The wall sconce is one of a pair I bought. The electrics had been removed, and someone was using them with real candles. I put in new candelabra sockets, and wired them up. They need smaller bulbs, though.

I also have two pairs of porcelain sconces for the bathrooms that need refurbishing. The best part is that I've been finding the 'real thing' for far less than the cost of reproduction ones. The LED bulbs cost more than the ceiling fixture did!

    Bookmark   June 8, 2014 at 7:26AM
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Shades_of_idaho

They look wonderful Jay. I never would have known the lights were supposed to point down the way you hid that hole. The fixtures are really beautiful.

Seriously considering the investment for the LED bulbs here..

    Bookmark   June 9, 2014 at 2:28PM
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writersblock

Wow, you've been amazingly lucky. Around here fixtures like that would go straight to ebay at $$$$$$. It all looks great.

    Bookmark   June 9, 2014 at 2:31PM
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mushcreek

Actually, I got them on ebay. $60 for the ceiling fixture; $50 for the pair of sconces. I search under a lot of different terms on ebay; some sellers don't use the right terminology. Any fixture that needs work, even if it's just re-wiring will go much cheaper than ones that are in operating condition. I spent about $25 in parts (other than the LED bulbs), and spent less than an hour on the ceiling fixture.

I paid $45 for a pair of vintage porcelain wall sconces for the bathroom, while reproduction ones are $160 EACH!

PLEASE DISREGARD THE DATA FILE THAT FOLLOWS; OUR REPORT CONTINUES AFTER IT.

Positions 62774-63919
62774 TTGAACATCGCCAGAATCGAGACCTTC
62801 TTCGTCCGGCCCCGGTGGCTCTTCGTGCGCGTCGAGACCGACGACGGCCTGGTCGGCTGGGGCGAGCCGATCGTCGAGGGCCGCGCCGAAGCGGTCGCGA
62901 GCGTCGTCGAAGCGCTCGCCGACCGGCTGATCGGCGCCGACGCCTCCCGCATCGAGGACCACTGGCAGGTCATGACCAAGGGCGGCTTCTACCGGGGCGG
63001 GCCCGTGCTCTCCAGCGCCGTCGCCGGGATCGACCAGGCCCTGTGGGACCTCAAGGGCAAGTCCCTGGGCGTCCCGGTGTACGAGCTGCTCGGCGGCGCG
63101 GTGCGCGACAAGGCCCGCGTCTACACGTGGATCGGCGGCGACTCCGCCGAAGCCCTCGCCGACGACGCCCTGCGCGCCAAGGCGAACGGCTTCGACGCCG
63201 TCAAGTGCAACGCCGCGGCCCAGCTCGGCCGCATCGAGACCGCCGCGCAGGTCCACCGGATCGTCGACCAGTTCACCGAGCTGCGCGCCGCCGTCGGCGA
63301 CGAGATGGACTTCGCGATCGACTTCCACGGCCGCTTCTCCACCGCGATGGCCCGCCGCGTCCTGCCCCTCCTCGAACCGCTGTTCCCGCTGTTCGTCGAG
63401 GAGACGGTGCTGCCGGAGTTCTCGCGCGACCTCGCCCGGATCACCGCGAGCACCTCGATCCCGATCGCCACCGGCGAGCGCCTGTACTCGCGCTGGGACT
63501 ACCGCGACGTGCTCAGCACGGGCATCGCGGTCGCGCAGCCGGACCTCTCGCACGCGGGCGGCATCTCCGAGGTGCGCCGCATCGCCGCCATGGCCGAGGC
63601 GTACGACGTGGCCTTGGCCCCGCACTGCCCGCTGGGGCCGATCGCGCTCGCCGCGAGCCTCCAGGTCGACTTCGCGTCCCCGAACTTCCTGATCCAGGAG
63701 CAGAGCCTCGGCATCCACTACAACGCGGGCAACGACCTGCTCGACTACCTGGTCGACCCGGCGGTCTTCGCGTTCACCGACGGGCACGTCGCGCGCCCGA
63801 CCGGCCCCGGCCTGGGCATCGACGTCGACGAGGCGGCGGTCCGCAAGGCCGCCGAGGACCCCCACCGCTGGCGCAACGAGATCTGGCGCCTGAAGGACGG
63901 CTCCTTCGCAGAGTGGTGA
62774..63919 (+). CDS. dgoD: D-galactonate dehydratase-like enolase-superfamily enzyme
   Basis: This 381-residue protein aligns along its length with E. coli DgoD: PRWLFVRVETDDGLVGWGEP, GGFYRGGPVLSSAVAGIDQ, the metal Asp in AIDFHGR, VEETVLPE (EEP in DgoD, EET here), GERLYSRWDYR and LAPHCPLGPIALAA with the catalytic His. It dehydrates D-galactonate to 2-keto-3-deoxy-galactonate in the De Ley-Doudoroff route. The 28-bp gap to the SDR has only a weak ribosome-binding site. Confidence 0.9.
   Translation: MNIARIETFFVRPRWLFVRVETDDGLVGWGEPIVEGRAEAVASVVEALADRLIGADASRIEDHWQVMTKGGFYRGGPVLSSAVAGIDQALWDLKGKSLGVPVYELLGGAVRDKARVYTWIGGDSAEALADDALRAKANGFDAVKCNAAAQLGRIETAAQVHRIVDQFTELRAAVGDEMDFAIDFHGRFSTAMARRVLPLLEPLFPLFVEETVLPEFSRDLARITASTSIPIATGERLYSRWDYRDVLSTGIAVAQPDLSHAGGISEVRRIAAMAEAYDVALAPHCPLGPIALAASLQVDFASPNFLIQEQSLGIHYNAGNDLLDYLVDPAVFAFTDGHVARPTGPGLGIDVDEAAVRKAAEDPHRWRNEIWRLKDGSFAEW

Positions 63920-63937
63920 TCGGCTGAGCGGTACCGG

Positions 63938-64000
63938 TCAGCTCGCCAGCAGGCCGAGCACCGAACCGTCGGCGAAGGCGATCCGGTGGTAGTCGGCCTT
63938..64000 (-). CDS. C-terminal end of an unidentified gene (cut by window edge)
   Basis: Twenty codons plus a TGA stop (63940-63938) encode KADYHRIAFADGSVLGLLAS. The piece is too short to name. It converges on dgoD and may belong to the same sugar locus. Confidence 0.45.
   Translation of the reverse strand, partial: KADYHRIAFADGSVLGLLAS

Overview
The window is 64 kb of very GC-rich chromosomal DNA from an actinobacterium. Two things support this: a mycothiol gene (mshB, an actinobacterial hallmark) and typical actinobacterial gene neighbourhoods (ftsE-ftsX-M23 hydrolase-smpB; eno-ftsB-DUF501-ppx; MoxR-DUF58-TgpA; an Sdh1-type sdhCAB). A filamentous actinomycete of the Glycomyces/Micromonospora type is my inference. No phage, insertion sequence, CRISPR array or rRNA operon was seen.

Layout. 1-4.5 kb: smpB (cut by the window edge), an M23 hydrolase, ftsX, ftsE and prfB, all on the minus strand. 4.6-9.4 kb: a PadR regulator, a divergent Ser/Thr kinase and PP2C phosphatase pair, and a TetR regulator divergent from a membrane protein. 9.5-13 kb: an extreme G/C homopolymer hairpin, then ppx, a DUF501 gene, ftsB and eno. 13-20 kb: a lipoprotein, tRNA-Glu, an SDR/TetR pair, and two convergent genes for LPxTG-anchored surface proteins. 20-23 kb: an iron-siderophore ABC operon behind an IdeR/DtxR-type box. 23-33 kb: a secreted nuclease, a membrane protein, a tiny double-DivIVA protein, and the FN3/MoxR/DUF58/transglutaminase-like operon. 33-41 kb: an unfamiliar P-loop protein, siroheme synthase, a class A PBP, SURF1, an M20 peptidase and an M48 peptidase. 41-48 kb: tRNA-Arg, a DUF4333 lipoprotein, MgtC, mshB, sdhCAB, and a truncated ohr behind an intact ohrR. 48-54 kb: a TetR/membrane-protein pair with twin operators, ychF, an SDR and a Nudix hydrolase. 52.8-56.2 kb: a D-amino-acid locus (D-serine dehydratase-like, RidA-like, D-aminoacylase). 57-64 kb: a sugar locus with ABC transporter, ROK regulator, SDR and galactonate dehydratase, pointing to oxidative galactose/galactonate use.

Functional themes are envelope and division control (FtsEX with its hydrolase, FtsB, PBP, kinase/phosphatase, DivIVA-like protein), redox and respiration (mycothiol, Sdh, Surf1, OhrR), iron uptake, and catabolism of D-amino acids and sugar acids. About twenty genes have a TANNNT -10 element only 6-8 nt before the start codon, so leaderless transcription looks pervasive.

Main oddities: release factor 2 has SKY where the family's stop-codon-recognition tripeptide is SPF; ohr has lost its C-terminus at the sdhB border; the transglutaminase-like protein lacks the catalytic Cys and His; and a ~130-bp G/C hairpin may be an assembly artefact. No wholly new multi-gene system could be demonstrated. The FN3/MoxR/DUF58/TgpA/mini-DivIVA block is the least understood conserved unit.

Bookmark   June 9, 2014 at 7:36PM
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writersblock

Wow, you did amazingly well. Congrats!

    Bookmark   June 9, 2014 at 7:39PM
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desertsteph

whoa - those fixtures are awesome!!!!

    Bookmark   June 10, 2014 at 5:15PM
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mushcreek

I guess I'm due for another update! I just about have the outside finished. It's been tough with wet weather on and off. On the rainy days, I work inside. I put up all of the ceiling fans, and a tin ceiling in the kitchen. The master bath is about ready for tile.

First up are the ceiling fans. We love them, so we spend a lot of time picking them out. In order, here is an original 1906 Westinghouse in the living room, a Hunter we bought years ago in the dining room, and a new one from Modern Fan Co., which was bought to complement the tin ceiling.

Here are some outside pics. I think i am officially in love with the roof brackets!

The front porch ceiling. There will be two ceiling fans and a nice swing eventually.

Finally, an 'art shot' of a foggy morning recently. We love living out in the country!

    Bookmark   September 28, 2014 at 3:51PM
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Moccasin

What a classic home you are building, Jay. I admire your dedication to the project, and the results are worth the effort. It seems that you are lost in a time warp out in your piney woods, and you could just as easily be building this house in the 1920s as now....except for the electronics and fancy appliances, right?

Thank you so much for the update.And for that artsy shot of God's sunbeams blessing your property.

MY update, still a project only in the planning stage. The best is yet to come. Being FINISHED will be the best thing about it. Of course, my DH and I are too old to do the work ourselves....except part of the demo....which I am pretty good at doing! hehehehe I can always tear something up.

    Bookmark   September 28, 2014 at 5:10PM
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nancyinmich

Very nice, Jay! I can only imagine the peacefulness of your setting, your artsy photo gives a glimpse, though! I can see why you are in love with your roof brackets. They are very cool. I love the tin ceiling and await the finished kitchen. The glimpse of the hood looks fascinating.

    Bookmark   September 29, 2014 at 12:46AM
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lavender_lass

Looks amazing! Thanks for sharing...and lovely picture of the sunlight streaming through the trees :)

    Bookmark   October 1, 2014 at 7:56PM
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schoolhouse_gw

That kitchen ceiling is special. How much work was it to install? Good job. Have enjoyed following your progress.